I noticed that the glands of the implantation stage uterus had a very characteristic organization. At this time, glandular ducts elongate and bend towards the site of implantation. This was a curious observation, considering that uterine glands are classically considered to be exocrine glands that secrete molecules into the uterine lumen (or down the trunk into the roots of the vine in my analogy). This ductal elongation would paradoxically increase the length of the path that glandular secretions have to travel before reaching the embryo. However, the glandular duct elongation also effectively brings the uterine glands in close spatial proximity to the stroma that will decidualize. These observations led us to hypothesize that uterine glands might secrete their factors into the stroma or into the closely associated vasculature and not just into the lumen, assisting in implantation and embryo growth.
All of this mouse work made us curious about the human uterine architecture. We were fortunate enough to obtain proliferative phase human endometrial hysterectomy samples through Dr. Linda Giudice in our department at UCSF. The glandular organization in humans is much more complex than in mice. Our method opens up possibilities to elaborate on the intricacies of epithelial organization in the human endometrium.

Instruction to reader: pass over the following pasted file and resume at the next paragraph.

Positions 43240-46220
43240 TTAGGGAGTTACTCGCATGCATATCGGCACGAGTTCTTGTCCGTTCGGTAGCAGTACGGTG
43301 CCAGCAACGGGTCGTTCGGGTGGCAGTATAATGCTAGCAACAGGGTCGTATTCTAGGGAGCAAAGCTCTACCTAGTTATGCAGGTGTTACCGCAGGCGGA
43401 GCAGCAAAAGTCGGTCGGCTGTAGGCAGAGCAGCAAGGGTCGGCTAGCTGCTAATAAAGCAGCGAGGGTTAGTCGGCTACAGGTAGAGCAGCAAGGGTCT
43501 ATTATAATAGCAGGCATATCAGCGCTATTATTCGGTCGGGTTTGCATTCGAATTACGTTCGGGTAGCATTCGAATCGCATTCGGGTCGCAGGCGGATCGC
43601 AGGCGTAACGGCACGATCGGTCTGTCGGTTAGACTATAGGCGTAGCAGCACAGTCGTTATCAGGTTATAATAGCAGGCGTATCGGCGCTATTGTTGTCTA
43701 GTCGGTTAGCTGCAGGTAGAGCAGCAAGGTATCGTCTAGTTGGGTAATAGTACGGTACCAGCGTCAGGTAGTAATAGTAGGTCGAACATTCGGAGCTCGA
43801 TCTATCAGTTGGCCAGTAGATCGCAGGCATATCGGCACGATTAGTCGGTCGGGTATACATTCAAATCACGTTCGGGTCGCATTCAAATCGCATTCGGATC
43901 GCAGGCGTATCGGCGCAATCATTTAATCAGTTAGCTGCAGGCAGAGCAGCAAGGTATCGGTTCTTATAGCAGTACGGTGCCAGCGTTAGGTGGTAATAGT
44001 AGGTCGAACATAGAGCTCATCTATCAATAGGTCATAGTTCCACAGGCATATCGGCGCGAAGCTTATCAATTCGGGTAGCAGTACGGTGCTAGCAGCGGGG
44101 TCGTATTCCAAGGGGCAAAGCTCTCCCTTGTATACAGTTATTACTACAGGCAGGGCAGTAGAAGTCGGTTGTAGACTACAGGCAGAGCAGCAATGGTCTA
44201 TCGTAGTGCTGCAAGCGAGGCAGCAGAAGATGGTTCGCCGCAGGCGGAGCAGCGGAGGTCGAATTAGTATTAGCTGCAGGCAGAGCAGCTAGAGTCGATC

My vision is that this methodology will transform the way we view implantation. We will be able to elucidate the mechanisms by which implantation is disrupted in genetic mutants. Using these techniques, we are now beginning to ask questions about embryo spacing, crypt formation, and the interactions between the embryo and uterine epithelium as it travels through the lumen to find its site of attachment. This will lead to a better understanding of the conversation between the fetus and the maternal lining ultimately improving our approach towards – artificial reproductive technologies in the clinic, treatment of infertility and identifying novel targets for contraception.
Arora, R., Altman, E., Tran, N. D. And Laird, D. J. (2014). Novel domains of expression for orphan receptor tyrosine kinase Ror2 in the human and mouse reproductive system. Dev Dyn 243, 1037-1045.
Cha, J., Bartos, A., Park, C., Sun, X., Li, Y., Cha, S. W., Ajima, R., Ho, H. Y., Yamaguchi, T. P. and Dey, S. K. (2014). Appropriate crypt formation in the uterus for embryo homing and implantation requires Wnt5a-ROR signaling. Cell Rep 8, 382-392.
Faire, M., Skillern, A., Arora, R., Nguyen, D. H., Wang, J., Chamberlain, C., German, M. S., Fung, J. C. and Laird, D. J. (2015). Follicle dynamics and global organization in the intact mouse ovary. Dev Biol 403, 69-79.
Teixeira, J., Rueda, B. R. and Pru, J. K. (2008) Uterine stem cells. In Stembook (ed: L. Girard), (Internet). Cambridge (MA): Harvard Stem Cell Institute.
Winkelmann, A. and Spornitz, U. M. (1997). Alkaline phosphatase distribution in rat endometrial epithelium during early pregnancy: a scanning electron-microscopic study. Acta Anat (Basel) 158, 237-246.